You probably heard the term ‘estate plan’ being tossed around many times. However, do you know the true meaning of it? Do you know what documents and information should be contained within your estate plan?
As we open up the year it is important to think about your estate plan, whether you have one and whether it meets your needs. Below you will find some basic information on what documents should be included in an estate plan and what each document could be used for.
General Durable Power of Attorney
A General Power of Attorney gives the agent(s) you name, the authority to act on your behalf in matters of finances, assets, and debts. Your agent can write checks, pay your bills, manage your accounts, and file your tax returns. They have a fiduciary duty to protect your best interests and to keep track of the actions taken to fulfill that duty.
Power of Attorneys can also be prepared for limited purposes and limited amount of time, such as sale of property or handling certain financial affairs, for a limited amount of time, if you are unable to do so yourself.
Health Care Power of Attorney
Health Care Power of attorney agent is empowered to make decisions regarding your health and medical needs if you are unable to make them yourself. Your health care agent(s) is responsible for ensuring that your wishes are followed. You make put in any specific instructions you have for the agent(s), within the document.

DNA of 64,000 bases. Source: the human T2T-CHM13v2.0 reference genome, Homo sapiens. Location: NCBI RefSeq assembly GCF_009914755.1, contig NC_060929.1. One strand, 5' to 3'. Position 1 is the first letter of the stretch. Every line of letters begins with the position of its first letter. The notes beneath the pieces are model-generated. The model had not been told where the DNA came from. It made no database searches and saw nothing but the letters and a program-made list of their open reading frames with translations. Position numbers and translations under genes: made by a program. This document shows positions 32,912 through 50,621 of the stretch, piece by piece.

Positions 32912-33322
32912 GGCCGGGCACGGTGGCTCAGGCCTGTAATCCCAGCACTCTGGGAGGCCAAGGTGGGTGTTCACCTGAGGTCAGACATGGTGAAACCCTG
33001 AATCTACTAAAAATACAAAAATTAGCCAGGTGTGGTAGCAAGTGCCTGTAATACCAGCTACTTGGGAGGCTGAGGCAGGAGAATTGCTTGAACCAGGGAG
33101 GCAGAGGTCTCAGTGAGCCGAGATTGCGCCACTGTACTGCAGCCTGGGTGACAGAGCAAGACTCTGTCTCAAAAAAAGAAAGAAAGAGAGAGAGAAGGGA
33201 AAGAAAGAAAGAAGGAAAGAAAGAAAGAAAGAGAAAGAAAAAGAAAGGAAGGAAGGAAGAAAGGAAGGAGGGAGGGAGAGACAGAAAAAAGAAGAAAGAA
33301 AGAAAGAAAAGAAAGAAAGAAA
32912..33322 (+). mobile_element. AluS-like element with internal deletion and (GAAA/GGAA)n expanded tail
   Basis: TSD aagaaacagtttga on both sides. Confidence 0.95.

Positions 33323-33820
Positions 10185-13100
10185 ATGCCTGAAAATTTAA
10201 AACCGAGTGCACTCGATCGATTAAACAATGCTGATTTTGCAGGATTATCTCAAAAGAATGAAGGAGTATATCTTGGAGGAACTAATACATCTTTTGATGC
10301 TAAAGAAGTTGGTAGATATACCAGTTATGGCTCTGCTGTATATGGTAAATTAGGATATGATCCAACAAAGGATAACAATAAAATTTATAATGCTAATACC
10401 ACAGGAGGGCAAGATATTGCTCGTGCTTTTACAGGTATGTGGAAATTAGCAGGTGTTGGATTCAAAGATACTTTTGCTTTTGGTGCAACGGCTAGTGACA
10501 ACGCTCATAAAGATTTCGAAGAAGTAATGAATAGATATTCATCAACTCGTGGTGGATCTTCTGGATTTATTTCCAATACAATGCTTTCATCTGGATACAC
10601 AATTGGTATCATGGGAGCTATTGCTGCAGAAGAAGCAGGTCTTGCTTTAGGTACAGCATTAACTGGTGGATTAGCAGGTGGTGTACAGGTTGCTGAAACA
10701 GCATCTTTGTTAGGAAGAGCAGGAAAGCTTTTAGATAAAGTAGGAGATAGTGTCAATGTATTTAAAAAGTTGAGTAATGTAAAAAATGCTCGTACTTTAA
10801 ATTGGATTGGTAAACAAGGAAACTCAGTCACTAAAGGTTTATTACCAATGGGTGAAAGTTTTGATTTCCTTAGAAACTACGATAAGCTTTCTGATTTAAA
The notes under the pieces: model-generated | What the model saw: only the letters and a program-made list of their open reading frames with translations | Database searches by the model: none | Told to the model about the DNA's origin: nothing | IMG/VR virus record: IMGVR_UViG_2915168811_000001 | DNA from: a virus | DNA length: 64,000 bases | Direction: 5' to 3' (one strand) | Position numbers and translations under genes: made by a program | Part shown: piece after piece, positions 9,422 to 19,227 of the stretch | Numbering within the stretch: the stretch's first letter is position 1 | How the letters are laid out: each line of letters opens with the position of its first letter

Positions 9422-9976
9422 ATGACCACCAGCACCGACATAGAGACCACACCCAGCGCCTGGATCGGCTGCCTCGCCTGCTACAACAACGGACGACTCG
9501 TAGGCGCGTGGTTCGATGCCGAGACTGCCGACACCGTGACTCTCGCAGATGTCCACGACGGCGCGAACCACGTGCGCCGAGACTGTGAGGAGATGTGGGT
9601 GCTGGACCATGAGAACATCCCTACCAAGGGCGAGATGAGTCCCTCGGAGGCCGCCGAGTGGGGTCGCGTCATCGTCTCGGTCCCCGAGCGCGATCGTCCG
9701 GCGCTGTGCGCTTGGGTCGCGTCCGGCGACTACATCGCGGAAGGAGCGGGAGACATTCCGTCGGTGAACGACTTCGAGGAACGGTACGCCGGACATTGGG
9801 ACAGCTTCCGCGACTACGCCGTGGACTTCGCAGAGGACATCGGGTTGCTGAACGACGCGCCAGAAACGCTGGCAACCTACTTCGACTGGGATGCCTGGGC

You may also wish to draft a Living Will or other advance medical directives that addresses your wishes regarding medical procedures and possible end-of-life care. Similarly, to a Health Care Power of Attorney, you will name an agent(s) who will ultimately be responsible for making the decision and ensuring your wishes are followed.
Last Will and Testament
Wills are intended to help distribute a person’s assets to his or her heirs upon the person’s death. Will is a legal document that records your wishes regarding the transfer of your assets, care for minor children, and many other considerations. You will be required to appoint an executor to handle your estate, allocate your assets to your heirs and beneficiaries, and make any donations you wish to make to charities.
Similar to a Will, a Trust is used to distribute client’s assets. Unlike a Will however, a Trust can take effect immediately upon creation, allowing for property to be transferred before the creator’s death. You can include spendthrift provisions in your Trust if you are concerned about a beneficiary handling the money inappropriately. For any beneficiaries under 18, you will need to appoint a trustee to control the assets in the minor’s trust and to only use the funds in the minor’s best interests. When the beneficiary turns 18, the remainder of the trust can be paid out in full, or it can be transferred into a different trust for the benefit of the beneficiary. Creating a trust allows you to save probate court costs as it does not require court involvement to handle and distribute assets.
Transfer on Death Affidavits
Leaving a residential real estate in a Will requires the Will to go through probate before the property can be transferred. This can take months before the property is transferred. To avoid that, a Transfer on Death Affidavit can be used. This allows the chosen beneficiary to receive the interest in a residential property quickly by simply filing an Affidavit with the death certificate attached.
We Can Help!
Have more questions about your options for an estate plan? Call Sobon Law LLC LLC today (440) 271-3581!